Hidalgo breaks ground on $54M project

HIDALGO — City leaders here broke ground on a $54.6 million project that will bring a new apartment complex, an IDEA school and a new cold storage facility to the area located near one of the city’s biggest attractions: the State Farm Arena.

With the exception of a hotel and a few surrounding structures, much of the land near the arena lays vacant, but that is about to change with the help of several public and private entities that invested into what is being dubbed the Hidalgo Infrastructure Project 2018.

Hidalgo was able to secure a $1.2 million grant from the Economic Development Administration to provide infrastructure improvements to the area, including water and sewage lines. In return, the city pledged a $300,000 match contribution.

Hidalgo County Precinct 2 Commissioner Eddie Cantu also stepped in to help, Hidalgo City Manager Julian Gonzalez said. Cantu’s office is providing upwards of $800,000 to construct a new road, which will run for about a half mile and will bear the name Las Milpas Road.

Those incoming improvements have already lured at least two developers, one based in Los Angeles that will construct a 140-unit apartment complex and another that will build a cold storage facility that will occupy more than 100,000 square feet.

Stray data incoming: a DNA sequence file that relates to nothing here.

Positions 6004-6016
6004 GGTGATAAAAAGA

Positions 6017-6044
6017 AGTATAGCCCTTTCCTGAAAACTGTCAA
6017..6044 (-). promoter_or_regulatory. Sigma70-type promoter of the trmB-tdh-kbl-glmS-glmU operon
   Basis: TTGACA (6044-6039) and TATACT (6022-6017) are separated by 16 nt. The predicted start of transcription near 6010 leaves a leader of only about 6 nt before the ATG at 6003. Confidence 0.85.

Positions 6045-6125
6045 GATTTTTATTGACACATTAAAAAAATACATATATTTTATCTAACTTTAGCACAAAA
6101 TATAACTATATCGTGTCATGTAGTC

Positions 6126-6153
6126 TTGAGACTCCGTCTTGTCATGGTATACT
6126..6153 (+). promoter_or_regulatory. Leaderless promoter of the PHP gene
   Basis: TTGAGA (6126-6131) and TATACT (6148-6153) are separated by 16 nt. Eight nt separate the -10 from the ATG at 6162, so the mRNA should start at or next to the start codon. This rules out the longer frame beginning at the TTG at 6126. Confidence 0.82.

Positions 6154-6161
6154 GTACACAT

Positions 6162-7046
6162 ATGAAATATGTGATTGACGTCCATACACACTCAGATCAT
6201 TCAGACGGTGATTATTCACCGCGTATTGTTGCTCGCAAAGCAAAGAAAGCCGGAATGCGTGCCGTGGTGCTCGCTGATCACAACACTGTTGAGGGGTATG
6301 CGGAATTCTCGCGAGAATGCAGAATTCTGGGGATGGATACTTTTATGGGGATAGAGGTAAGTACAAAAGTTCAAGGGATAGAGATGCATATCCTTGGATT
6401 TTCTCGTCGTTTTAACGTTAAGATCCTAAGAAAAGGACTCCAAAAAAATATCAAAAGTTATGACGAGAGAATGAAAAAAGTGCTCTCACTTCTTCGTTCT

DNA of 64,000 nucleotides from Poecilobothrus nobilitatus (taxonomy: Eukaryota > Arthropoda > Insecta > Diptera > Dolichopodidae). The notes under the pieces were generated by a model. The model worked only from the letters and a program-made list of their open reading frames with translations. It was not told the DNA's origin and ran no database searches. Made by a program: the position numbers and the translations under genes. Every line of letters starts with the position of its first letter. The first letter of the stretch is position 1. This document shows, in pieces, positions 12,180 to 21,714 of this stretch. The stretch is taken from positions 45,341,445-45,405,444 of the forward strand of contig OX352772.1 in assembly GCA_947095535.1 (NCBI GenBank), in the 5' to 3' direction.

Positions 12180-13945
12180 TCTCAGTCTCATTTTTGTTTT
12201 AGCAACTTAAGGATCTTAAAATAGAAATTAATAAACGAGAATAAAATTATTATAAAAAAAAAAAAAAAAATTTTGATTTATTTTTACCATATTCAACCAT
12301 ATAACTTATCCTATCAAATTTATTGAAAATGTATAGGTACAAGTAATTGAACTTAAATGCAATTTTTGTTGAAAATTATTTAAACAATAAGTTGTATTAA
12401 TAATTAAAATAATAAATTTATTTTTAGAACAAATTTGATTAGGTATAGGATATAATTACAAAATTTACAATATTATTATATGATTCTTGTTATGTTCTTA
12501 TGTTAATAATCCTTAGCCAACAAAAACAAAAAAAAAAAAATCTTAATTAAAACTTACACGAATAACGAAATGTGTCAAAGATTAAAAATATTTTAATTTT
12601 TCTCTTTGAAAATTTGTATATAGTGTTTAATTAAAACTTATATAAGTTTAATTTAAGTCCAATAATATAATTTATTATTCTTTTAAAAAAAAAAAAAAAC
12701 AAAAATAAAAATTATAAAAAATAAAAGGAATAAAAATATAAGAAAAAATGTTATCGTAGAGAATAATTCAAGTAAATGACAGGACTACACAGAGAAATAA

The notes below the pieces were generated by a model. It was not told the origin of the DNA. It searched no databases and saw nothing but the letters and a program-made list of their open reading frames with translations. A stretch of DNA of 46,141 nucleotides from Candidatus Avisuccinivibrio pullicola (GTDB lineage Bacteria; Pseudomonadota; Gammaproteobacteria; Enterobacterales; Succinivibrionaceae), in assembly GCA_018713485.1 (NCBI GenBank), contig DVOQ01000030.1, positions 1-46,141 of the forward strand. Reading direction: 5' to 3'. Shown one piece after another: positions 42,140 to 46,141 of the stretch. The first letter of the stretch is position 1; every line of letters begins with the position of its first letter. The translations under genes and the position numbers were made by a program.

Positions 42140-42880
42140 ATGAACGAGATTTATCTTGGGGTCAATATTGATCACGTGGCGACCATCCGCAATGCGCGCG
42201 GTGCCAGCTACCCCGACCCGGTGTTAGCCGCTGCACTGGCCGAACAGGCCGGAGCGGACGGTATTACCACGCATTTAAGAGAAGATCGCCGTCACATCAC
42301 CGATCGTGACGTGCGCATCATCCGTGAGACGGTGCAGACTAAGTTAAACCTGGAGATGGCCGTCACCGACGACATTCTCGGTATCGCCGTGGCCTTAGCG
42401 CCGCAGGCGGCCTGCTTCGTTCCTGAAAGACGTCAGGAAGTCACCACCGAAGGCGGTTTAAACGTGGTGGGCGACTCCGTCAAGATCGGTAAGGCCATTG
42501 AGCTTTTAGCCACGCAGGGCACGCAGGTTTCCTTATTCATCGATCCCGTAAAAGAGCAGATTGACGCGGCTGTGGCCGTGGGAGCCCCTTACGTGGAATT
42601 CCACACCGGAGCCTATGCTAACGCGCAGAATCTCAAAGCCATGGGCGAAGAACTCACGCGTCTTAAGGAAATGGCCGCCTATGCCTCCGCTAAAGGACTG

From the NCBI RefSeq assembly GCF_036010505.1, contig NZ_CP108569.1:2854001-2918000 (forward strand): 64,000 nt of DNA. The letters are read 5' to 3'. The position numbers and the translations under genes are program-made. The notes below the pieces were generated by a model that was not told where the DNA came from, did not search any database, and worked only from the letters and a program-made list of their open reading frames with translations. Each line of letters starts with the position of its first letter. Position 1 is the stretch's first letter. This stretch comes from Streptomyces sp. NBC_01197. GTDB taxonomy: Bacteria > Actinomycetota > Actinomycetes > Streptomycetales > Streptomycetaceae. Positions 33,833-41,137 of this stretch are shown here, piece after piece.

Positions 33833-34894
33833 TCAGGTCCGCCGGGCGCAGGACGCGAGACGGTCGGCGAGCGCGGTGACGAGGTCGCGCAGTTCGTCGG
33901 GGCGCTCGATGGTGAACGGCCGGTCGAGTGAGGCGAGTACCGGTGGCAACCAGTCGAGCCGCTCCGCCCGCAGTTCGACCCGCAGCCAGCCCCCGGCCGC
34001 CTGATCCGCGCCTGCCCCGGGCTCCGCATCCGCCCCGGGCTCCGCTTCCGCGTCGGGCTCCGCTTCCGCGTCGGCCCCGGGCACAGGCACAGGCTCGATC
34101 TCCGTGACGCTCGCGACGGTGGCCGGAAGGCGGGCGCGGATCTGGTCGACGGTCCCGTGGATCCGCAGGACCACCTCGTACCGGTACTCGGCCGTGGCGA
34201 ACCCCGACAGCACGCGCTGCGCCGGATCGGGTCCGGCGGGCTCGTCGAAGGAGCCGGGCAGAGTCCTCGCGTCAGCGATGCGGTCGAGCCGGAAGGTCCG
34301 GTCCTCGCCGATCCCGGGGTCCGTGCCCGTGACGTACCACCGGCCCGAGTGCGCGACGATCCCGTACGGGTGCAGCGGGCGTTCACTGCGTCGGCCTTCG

“We’re very glad that we’ve been able to establish and form some good partnership with federal, state and county funds going for a local project that will benefit the whole community,” Gonzalez said.

IDEA charter schools has also pledged to build a new school at that location. They’ve already acquired 10 acres, but have yet to decide which grade levels will be taught at the school, Gonzalez said.

The city manager thanked several lawmakers for helping make the project possible, including Sen. John Cornyn, U.S. Rep. Vicente Gonzalez and state Rep. Sergio Muñoz.

“It’s going to have an immediate impact of about 200 jobs, and an immediate investment of over $50 million, and that’s not including the IDEA school investment,” Gonzalez said.

The city will begin looking for professional engineering and project management services next week, with construction expected to begin in early 2019.

nlopez@themonitor.com